Telling stories about a recluse, an action figure, and an exile, three standout flicks provide a window into the BYU film program’s success in fiction.
The winners at this year’s College Television Awards included film-school legends like the American Film Institute Conservatory and the University of Southern California. But the school that walked away with the biggest haul was BYU, a school far from the lights of Hollywood that’s causing buzz nonetheless. The BYU student film Mr. Bellpond took home best comedy and best director; another, My Hero, won best children’s program. Yet these are just a few of the honors that BYU’s media arts program has racked up this year. The quirky Mr. Bellpond also made it to the finals of the Student Academy Awards—one of only nine films nationwide to do so. And another production—Redemption: For Robbing the Dead, a feature-length film pulled off by BYU professors and more than a hundred students—won rave reviews. Rare for a film made in an undergraduate program, Redemption stars Hollywood actors.
Each of these standouts—Mr. Bellpond, My Hero, and Redemption—illustrate reasons why Cougar filmmakers are cause to roll out the red carpet.
A Recluse on a Budget
With only $7,000—the limit BYU places on all capstone films—Mr. Bellpond is a lesson on resourcefulness. Set in a turn-of-the-century mansion, Mr. Bellpond tells the story of kooky Quentin L. Bellpond, “a man unbeguiled by hope.” After his young wife disappears, the once-great composer boards himself in for 23.7 years—a hermithood the film’s director, A. Todd Smith (BA ’11), created in a house under renovation—ongoing hammering and all. The owners of the Ogden, Utah, home let Smith use the space for free.
To clutter the shut-in Bellpond’s shelves on a dime, Amy Nelson Smith (BA ’11), production designer and the director’s wife, had the student crew check out some 400 old books from the Harold B. Lee Library; the fifth floor, says Todd, is a gold mine.
Finding such creative solutions to stay under budget makes for better filmmakers, says Courtney Russell, media arts adjunct professor and a mentor on the film. “Their imaginations are really pushed,” she says. “When you are placed in a situation like that, you either sink or you swim.”
On a next-to-nothing budget, many BYU films have not only stayed afloat—they’ve made waves. For example, the student film Peluca, the short-film predecessor toNapoleon Dynamite, was shot with just $500.
Finding Everyday Heroes
Tapping the BYU community’s faith and culture, say film students and faculty, gives them a storytelling edge. “We seek after good things when we worship, when we live our lives,” says documentary film professor Brad A. K. Barber (BA ’01). “That’s part of who we are. . . . So we really try to communicate that to our students.”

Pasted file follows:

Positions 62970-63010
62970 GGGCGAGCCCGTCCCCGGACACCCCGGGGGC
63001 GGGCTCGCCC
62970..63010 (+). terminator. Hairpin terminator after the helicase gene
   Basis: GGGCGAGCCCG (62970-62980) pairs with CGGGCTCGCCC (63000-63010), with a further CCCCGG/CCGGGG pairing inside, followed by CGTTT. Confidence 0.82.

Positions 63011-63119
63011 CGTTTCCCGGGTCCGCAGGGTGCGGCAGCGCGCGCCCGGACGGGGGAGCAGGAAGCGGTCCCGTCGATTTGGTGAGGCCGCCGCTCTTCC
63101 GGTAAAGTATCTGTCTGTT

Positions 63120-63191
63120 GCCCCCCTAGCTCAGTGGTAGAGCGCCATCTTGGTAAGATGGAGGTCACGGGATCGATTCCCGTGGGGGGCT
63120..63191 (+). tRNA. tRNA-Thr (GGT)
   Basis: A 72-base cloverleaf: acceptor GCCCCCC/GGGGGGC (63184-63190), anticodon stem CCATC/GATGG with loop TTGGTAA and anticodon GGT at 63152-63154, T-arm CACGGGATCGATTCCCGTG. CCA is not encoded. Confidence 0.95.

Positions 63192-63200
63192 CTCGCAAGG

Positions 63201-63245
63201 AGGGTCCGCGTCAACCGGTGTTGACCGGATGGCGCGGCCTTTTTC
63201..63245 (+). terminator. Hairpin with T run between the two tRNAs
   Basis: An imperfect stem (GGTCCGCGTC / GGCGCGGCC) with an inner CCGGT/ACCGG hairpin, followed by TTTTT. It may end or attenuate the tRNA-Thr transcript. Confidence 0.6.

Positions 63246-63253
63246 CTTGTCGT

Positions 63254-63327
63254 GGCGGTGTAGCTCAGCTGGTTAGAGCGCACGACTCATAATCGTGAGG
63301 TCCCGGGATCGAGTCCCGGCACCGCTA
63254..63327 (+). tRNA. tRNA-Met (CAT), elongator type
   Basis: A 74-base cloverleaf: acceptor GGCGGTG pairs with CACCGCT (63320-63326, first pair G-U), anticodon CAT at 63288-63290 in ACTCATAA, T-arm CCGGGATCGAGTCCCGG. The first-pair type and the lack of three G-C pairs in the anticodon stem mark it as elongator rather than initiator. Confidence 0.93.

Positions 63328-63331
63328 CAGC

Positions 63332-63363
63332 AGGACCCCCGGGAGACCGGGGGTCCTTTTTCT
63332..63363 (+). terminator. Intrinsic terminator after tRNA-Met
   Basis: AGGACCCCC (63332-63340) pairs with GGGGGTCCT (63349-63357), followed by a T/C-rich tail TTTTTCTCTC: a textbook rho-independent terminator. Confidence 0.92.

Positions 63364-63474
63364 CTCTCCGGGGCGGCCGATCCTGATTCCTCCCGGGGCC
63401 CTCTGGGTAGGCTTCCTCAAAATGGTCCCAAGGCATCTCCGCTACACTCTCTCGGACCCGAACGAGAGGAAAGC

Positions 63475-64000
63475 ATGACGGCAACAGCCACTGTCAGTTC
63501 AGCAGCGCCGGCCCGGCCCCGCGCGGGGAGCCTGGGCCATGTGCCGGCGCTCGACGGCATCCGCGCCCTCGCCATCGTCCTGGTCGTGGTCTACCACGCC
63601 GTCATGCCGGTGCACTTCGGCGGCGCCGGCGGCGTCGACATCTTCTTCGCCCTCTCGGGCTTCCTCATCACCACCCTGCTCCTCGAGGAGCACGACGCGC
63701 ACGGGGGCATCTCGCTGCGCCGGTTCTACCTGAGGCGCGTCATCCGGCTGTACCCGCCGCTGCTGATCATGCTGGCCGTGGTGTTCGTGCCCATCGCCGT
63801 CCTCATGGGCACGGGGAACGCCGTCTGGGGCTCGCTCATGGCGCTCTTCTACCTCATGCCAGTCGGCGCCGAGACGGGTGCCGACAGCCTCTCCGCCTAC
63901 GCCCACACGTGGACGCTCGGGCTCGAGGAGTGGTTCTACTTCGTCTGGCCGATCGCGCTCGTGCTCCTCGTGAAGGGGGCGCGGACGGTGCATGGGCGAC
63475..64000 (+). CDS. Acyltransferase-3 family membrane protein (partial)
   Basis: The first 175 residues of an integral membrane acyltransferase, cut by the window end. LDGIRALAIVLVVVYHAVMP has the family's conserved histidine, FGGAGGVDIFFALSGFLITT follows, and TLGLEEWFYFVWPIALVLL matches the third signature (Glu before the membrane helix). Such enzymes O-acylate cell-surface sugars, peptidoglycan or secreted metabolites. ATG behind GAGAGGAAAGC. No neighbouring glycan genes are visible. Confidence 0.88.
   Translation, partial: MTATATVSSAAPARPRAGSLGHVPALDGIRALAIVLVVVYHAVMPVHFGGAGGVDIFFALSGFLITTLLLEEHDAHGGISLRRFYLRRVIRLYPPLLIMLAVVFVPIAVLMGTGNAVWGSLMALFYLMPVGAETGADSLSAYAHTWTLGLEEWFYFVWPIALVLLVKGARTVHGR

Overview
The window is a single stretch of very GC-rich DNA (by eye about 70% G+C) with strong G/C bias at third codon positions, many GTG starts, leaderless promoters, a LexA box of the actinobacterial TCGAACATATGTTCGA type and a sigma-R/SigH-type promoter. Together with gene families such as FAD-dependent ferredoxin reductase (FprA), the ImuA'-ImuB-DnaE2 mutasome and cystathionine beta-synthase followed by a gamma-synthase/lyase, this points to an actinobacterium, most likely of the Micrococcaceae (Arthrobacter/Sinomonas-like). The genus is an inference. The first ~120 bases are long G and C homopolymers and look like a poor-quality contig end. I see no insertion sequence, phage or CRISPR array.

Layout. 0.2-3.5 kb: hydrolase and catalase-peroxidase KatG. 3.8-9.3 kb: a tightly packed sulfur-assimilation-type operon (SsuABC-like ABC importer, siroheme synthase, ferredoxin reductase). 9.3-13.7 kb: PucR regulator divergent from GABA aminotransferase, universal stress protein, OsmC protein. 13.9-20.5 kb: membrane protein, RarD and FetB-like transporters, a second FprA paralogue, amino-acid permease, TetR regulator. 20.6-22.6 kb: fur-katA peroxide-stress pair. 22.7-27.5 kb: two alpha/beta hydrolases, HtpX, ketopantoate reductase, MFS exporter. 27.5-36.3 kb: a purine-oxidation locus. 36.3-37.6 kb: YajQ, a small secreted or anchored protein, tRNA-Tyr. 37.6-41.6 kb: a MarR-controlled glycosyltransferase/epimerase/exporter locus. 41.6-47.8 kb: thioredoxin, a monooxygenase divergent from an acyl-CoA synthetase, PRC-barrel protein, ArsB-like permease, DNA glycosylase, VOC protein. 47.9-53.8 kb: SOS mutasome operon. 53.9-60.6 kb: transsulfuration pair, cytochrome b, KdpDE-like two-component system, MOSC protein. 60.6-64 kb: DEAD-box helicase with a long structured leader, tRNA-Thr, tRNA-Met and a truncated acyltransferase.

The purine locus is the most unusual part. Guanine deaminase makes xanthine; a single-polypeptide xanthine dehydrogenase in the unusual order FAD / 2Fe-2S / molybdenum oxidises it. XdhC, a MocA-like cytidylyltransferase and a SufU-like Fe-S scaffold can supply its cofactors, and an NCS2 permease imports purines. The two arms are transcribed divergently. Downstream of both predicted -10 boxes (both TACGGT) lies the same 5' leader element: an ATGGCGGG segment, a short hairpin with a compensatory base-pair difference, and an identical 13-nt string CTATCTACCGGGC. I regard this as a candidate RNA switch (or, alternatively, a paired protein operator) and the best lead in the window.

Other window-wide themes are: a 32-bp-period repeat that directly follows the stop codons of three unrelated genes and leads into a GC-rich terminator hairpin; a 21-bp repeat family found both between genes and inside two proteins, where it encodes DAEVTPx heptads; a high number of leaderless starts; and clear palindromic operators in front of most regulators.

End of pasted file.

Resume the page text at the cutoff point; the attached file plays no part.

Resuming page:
Sharing “good things” is what Brandon W. Ho (’12) set out to do in My Hero, a story about Kevin and his action figure, Super Hero. Kevin hides Super Hero away after reading a school bully’s note: “Kevin plays with dolls.” But in his own heroic moment, Kevin plasters the note across his chest for all to see. Ho says the film is about celebrating everyday heroes. “Exalting the everyday is something we talk about in the film school,” he says. Other BYU projects also highlight the power of the commonplace, like the student-produced Beehive Stories, a documentary series that aims to feature everyday Utahns.
“My specific experience in the film program has taught me how to see the gospel in everything, especially in storytelling,” says My Hero coproducer Erin L. Anderson (BA ’12). She says it was the worthwhile story that gained My Hero acknowledgement. “This innately good film is getting recognized. It’s not a showy film, and it’s not a ‘cool’ film, but we won an Emmy.”
Freedom to Fail
Not many undergraduates get to work on a feature film in a motion picture studio—with Screen Actors Guild (SAG) actors. But that’s just what BYU students did in filming Redemption: For Robbing the Dead. The project, imagined up by married film faculty Courtney and Thomas B. Russell (BA ’88) and funded by First Light Independent, provided mentoring for some 130 students.
“In some cases, education is about failing,” says Thomas J. Lefler (BA ’73, MA ’96), associate chair of the Department of Theatre and Media Arts. And a mentoredenvironment offers the freedom to fail. Working on Redemption allowed students to make and learn from mistakes, faculty say, that might have gotten them fired on a professional set. Redemption also provided perspective, “a more complete vision,” says Lefler, of how you create something complex, from start to finish.
Redemption is based on the true story of 1862 Utah sheriff Henry Heath, who “captured the notorious ghoul, Jean Baptiste, a robber of 300 graves.” According to Heath’s fictional back-story in the movie, he’s known for being tough, killing “more men down in Texas than you ever cussed,” says one character. But in caring for Baptiste, a man exiled to Antelope Island, Heath finds forgiveness for Baptiste and for himself.
Margot Kidder, a SAG actor who played Lois Lane in the original Superman movies and Baptiste’s wife in Redemption, was impressed by the student crew. “If people had not told me I was working with students, I wouldn’t have known. These kids were just phenomenal,” she says. “The set was smooth, well organized, and a fine example of what students can do when they don’t have keggers every weekend.”